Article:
Danny Cheek put on a show last week in San Diego at The Holiday Classic, one of the premier tournaments in the country.
Strangers approached the Corona del Mar High guard after he poured in 28 points against Taft of Woodland Hills, ranked No. 10 in the ESPN RISE West Region poll. They all had one question for the senior.
"Where I was going to school," Cheek said. He said they wanted to find out his collegiate future, and when he told them it was at Northern Arizona University, many were surprised. "[They were] telling me I should have went Pac 10. I should have waited a little bit longer [before I committed], but I just felt comfortable with my decision with Northern Arizona."
The Lumberjacks are fortunate to have landed a player as talented as the 6-foot-4 Cheek.
Some of the nation's top recruits were on full display during the 21st edition of the tournament held at Torrey Pines High. Cheek belonged in the class.
With his all-around performance in five games, Cheek put himself in that group of elite players. He earned all-tournament honors, helping the Sea Kings on the first day of the tournament beat Compton and Coolidge of Washington, DC, before keeping it close the next three days in losses to the likes of Long Beach Poly, Westchester and Taft.
Cheek and the rest of the Sea Kings (9-6, 1-0 in the Pacific Coast League) learned something after competing against some of the powers on the West Coast.
"Any team can be beat any time," Cheek said. "I don't care what's on your jersey, I just come out to play and I'm going to do whatever I got to do to win the game."
Cheek is motivated in his final season at CdM. Much of the added fuel has to do with the college recruiting process he went through.
Much of it has not been what Cheek expected.
Northern Arizona was not his first choice. The University of Portland was No. 1.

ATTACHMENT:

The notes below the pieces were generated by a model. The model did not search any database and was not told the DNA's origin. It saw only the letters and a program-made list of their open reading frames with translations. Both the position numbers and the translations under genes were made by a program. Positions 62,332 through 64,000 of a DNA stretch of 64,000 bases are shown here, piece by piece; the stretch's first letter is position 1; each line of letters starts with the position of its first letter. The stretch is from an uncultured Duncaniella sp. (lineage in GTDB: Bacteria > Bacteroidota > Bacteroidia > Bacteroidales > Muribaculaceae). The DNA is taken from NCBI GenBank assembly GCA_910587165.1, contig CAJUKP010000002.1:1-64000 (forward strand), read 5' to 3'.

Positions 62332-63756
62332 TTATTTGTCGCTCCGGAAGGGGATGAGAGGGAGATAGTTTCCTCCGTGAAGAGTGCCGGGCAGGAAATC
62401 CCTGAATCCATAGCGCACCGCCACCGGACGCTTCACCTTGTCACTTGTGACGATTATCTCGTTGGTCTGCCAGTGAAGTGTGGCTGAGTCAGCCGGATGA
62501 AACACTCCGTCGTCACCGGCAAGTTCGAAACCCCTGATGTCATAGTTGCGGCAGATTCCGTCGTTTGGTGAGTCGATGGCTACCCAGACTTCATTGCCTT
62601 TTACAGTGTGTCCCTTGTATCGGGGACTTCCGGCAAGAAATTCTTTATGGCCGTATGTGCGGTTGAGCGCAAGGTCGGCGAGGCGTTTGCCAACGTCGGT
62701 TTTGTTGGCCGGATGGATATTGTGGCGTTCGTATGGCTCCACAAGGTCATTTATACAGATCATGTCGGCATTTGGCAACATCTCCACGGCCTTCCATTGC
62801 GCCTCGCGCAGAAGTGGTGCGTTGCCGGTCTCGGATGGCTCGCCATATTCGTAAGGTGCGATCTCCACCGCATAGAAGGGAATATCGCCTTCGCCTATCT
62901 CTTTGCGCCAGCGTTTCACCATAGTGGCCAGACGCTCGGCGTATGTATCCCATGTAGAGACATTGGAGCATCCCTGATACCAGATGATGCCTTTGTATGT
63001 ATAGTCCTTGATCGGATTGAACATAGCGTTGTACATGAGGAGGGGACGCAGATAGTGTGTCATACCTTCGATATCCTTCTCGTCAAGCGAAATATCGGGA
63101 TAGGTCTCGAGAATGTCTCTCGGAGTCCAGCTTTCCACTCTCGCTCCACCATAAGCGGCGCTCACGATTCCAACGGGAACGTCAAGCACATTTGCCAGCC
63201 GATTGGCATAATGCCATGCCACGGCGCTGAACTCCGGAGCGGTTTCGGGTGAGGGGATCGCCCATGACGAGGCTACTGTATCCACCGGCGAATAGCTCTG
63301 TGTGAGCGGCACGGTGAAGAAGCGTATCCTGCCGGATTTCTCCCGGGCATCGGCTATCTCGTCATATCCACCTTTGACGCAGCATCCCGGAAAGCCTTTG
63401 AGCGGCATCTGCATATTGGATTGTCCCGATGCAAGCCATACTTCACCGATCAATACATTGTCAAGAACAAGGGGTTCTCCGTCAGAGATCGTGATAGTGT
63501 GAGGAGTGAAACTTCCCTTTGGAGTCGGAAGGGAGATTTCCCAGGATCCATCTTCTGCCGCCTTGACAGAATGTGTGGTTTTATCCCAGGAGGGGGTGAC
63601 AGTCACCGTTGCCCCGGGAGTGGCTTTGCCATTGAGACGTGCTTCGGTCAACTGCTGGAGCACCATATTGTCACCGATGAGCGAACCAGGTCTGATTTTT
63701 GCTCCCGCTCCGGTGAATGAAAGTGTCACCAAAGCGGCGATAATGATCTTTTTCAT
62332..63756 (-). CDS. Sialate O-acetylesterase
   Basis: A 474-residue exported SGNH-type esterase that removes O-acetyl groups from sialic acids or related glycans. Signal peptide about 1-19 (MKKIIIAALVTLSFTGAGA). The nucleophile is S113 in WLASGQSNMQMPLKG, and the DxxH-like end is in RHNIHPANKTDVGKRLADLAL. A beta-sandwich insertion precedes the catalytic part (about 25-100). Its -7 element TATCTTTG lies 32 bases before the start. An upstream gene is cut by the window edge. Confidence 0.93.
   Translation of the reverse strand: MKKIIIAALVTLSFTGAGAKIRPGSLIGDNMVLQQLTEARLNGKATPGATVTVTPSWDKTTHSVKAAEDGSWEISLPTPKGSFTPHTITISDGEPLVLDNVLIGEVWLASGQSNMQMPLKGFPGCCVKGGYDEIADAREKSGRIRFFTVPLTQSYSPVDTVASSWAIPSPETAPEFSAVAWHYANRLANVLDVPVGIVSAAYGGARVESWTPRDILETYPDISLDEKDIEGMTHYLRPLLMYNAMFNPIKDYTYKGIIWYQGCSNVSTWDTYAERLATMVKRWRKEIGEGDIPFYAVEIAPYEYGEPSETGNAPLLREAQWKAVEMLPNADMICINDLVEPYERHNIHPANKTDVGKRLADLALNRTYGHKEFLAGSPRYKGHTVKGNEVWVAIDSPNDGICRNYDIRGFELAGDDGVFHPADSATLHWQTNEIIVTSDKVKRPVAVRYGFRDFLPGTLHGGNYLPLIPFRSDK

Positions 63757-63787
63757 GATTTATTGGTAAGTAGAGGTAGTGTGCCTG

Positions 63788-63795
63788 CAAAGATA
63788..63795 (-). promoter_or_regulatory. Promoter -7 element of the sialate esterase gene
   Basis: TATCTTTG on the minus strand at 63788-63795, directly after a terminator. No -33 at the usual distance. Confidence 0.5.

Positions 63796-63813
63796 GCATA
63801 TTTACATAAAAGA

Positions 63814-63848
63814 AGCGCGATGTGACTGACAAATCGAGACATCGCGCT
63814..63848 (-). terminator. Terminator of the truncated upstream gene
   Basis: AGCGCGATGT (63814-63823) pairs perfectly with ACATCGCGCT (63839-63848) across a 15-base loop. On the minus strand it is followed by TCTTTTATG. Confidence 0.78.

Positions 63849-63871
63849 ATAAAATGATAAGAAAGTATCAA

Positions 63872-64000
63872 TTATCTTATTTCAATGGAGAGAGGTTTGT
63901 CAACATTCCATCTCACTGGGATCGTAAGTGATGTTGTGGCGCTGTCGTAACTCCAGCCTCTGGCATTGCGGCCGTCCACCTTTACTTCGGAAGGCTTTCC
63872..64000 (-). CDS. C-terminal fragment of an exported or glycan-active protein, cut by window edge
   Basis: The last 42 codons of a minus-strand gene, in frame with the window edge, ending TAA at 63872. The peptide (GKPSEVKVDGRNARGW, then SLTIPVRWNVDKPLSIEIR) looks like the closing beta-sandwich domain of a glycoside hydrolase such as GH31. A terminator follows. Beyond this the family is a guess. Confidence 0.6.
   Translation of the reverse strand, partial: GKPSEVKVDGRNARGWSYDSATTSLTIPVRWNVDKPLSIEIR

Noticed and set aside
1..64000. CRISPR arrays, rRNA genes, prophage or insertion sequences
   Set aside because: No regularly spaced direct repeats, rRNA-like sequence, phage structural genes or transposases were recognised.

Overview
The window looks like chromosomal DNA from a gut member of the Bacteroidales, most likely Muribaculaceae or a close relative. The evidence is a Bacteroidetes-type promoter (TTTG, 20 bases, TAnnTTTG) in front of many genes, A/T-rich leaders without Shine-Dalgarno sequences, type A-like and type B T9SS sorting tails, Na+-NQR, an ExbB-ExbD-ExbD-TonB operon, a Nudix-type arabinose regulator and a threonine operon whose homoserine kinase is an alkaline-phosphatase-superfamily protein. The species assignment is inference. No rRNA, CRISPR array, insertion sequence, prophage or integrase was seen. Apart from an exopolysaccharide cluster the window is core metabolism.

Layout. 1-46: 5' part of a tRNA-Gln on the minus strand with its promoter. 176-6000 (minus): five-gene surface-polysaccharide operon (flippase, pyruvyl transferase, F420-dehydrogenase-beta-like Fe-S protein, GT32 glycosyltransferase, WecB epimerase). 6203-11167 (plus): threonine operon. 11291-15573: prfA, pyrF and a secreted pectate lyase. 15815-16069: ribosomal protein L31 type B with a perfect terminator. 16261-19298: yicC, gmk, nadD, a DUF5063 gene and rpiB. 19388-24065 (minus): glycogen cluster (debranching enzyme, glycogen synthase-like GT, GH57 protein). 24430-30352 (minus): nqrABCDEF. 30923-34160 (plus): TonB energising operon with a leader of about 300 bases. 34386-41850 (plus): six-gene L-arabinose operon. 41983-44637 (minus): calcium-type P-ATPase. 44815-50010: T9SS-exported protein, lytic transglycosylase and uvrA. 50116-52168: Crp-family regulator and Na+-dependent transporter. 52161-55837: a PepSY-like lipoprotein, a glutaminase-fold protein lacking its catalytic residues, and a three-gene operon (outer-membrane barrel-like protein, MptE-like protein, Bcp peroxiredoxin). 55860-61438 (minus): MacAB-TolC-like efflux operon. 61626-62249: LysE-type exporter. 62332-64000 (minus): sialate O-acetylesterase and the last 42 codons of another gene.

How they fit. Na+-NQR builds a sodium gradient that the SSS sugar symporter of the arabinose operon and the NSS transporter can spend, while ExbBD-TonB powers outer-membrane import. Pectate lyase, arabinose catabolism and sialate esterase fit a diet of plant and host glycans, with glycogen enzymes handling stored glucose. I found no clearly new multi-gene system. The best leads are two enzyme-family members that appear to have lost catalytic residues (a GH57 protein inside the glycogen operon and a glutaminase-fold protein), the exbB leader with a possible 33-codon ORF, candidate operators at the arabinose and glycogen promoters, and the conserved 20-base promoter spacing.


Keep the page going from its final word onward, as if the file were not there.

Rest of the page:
Before the summer, he admits he had never heard of Northern Arizona. The school Cheek told everyone he was going to was Portland.
The school wanted him as well. That is until Cheek said another recruit from the Pacific Northwest came into the picture at the last minute. The player offered Portland something better than Cheek.
"They said his jump shot was more consistent than mine," Cheek said. "They said the reason why they picked him was, one, he was ready to commit early. I wasn't ready to commit so fast.
"I was hurt. I was very frustrated. I didn't want to participate in class."
Cheek's mother, Carlita Ray, visited her son at CdM. She helped ease the disappointment.
Carlita took Cheek out for lunch. Cheek digested more than food.
"She told me to just keep my head up and you can't stop God's plans. What's for you is for you. Don't let it just scare you," Cheek said. "After that, that's when I actually started working on my jump shot the most. After a college told me that they were picking a guy over me because his jump shot was more consistent than mine."
Cheek showed hundreds of NCAA coaches, recruiters and fans at The Holiday Classic how deadly his shot can be.
In three games, Cheek scored at least 21 points, and averaged 19 points during the tournament. In the first half against Westchester, ranked No. 17 in the ESPN RISE West Region, he knocked down four three-pointers before CdM lost to the Comets, 63-55.
Cheek also displayed his defensive prowess, while guarding bigger players like 6-foot-8, 215-pound Ryan Anderson of Long Beach Poly, ranked No. 6 in the country by ESPN RISE. Cheek, giving up four inches and 23 pounds, held the Boston College-bound senior to a season-low four points.
Down the stretch, Cheek also came through in the clutch. He did so against some childhood friends from Washington, D.C.
With CdM trailing Coolidge, 46-45, Cheek drew a foul with less than a second left on the clock. Cheek was in the act of shooting a three-pointer. At the free-throw line, a lot crossed Cheek's mind after he missed the first of three attempts.
"I'm like, 'Oh my goodness. If I don't make the second one, then I've got to make this last one for sure to go into overtime,'" said Cheek, who stepped away from the charity stripe, something he rarely does. "I made the second one. Tied game. It was emotionally and mentally challenging because … these are the kids you used to hang around with in D.C. and you're about to send home your old friends, then you're about to lose this game for your team."
Cheek won it for CdM by converting the final free-throw attempt. He sent a message to his former middle school classmates.
"When I [lived] in D.C., I ran everything on the court. I was the king of the court," Cheek said. "When I played against these guys [last week], I had to remind them that I was still the king of the court."